Hurricane Season 2022: 40 Items for Your Hurricane Emergency Kit by 30Seconds Health
It's hurricane season. The American Red Cross encourages everyone to get prepared for hurricanes early by making a plan for if you need to leave your home quickly to get to safe place.
- Make a plan: Make plans for transportation for if you’d need to leave your home; check with friends or relatives in other locations if you’d be able to stay with them and ask if they’ve had symptoms of COVID-19 or been positively diagnosed. Be sure to also plan for your pets.
- Build a kit: Assemble two kits of emergency supplies and a one-month supply of prescription medication.
- Stay informed. Follow local media and weather authorities for updates, alerts and more information on the storm system and public safety through local media, radio or social media channels.
Your Emergency Kit
Build an emergency kit that contains supplies for about three days, to include a gallon of water per person per day, non-perishable food, a flashlight and extra batteries, a first aid kit, medications, medical supplies and copies of important documents. Remember items for young children such as diapers and household members with medical needs.
Here are some things you can include in your hurricane emergency kit:
- Water: 1 gallon per person, per day (three-day supply for evacuation, two-week supply for home)
- Food: non-perishable, easy-to-prepare items (three-day supply for evacuation, two-week supply for home)
- Battery-powered radio or hand-crank radio (NOAA Weather Radio, if possible)
- Extra batteries
- First aid kit
- Medications (seven-day supply) and medical items
- Multi-purpose tool
- Sanitation and personal hygiene items
- Copies of personal documents (medication list and pertinent medical information, proof of address, deed/lease to home, passports, birth certificates, insurance policies)
- Current digital photos of loved ones, updated every six months, especially for children
- Cell phone chargers
- Family and emergency contact information
- Extra cash
- Emergency blanket
- Map(s) of the area
- Medical supplies (hearing aids with extra hearing aid batteries, glasses, contact lenses, syringes, cane)
- Baby supplies (bottles, formula, baby food, diapers)
- Games and activities for children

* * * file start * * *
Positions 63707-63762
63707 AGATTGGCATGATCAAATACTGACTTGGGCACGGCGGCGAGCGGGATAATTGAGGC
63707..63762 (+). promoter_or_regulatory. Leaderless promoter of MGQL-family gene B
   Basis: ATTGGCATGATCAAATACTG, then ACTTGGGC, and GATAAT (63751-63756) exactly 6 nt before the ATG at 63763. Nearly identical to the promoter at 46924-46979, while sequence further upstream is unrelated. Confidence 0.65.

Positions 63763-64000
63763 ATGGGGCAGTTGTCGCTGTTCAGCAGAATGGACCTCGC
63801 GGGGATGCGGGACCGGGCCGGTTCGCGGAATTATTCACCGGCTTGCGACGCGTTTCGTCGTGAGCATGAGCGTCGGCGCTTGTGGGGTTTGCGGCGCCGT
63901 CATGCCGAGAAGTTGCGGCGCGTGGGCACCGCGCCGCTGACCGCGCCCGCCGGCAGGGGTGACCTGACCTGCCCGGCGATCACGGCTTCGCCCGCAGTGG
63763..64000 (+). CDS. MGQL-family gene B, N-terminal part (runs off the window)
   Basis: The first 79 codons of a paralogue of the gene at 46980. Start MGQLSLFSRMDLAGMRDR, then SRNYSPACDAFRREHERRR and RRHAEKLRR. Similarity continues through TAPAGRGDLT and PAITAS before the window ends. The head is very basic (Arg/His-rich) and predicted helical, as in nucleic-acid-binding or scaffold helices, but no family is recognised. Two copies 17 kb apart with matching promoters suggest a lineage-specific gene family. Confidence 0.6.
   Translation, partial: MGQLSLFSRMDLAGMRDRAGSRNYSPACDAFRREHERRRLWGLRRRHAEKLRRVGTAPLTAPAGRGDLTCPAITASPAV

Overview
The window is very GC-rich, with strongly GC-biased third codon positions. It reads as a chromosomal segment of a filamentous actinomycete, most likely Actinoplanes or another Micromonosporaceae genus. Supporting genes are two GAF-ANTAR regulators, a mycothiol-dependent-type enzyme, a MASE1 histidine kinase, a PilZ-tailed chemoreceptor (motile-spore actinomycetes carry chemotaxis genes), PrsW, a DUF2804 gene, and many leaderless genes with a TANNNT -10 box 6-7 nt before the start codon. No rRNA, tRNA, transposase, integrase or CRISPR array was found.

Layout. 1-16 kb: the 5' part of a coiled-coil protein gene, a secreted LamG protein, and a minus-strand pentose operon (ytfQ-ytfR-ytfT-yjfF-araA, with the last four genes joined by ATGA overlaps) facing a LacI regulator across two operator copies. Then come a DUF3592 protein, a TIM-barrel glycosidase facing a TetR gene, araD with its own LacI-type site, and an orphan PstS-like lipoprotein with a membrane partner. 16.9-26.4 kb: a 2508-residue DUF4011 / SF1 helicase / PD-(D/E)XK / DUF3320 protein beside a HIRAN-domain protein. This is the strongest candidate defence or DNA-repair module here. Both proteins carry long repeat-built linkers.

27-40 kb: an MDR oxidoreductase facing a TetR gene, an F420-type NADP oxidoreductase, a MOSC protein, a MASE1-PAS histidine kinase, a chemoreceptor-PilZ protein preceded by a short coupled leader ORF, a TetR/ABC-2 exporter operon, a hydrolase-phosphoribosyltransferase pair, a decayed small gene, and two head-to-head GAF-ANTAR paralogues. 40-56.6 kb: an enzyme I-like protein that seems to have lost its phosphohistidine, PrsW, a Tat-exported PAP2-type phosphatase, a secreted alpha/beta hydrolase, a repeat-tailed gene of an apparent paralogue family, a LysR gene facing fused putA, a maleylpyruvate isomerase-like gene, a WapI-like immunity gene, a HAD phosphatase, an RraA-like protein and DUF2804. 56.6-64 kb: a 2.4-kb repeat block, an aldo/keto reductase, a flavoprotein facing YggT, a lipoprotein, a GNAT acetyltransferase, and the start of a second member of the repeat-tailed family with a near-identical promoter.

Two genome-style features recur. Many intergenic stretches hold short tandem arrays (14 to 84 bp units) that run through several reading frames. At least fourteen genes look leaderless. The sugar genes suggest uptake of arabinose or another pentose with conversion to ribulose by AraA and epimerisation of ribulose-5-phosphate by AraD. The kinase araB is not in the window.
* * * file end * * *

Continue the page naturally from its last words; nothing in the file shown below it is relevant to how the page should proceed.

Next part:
- Pet supplies (collar, leash, ID, food, carrier, bowl)
- Two-way radios
- Extra set of car keys and house keys
- Manual can opener
- N95 masks or surgical masks
- Rain gear
- Work gloves
- Tools/supplies for securing your home
- Extra clothing, hat and sturdy shoes
- Plastic sheeting
- Duct tape
- Household liquid bleach
- Entertainment items
- Blankets or sleeping bags
- Insect repellent
If You Are in an Area Where Authorities Advise or Order You to Evacuate: Take Action Immediately to Evacuate!
Leave immediately. Bring your emergency kit with you. Follow posted evacuation routes and do not try to take shortcuts because they may be blocked. Stick to designated evacuation routes. For localized information:
- Evacuation routes: Check with your state’s Department of Transportation or Office of Emergency Management website to find routes near you.
- Emergency shelter location: Find shelters by visiting RedCross.org or by downloading the free Red Cross Emergency App.
If You Are in an Area Without an Evacuation Notice:
- If you are in an area that is flooding (on the coast, on a floodplain, near a river or on an island waterway), move to a location on higher ground before floodwaters reach you.
- Don't walk, swim or drive through floodwater. Just 6 inches of fast-flowing water can knock you over and two feet will float a car. Remember: Turn Around! Don’t Drown!
- If caught on a flooded road with rapidly rising waters, get out of the car quickly and move to higher ground.
- Stay indoors and away from windows and glass doors. If you are in a temporary structure, safely move to a sturdy building and go to a windowless room on the lowest level that is not likely to flood.
- Never use a generator, gasoline-powered equipment and tools, grill, camp stove or charcoal burning device inside or in any partially enclosed area. Keep these devices outside and at least 20 feet from doors, windows and vents.
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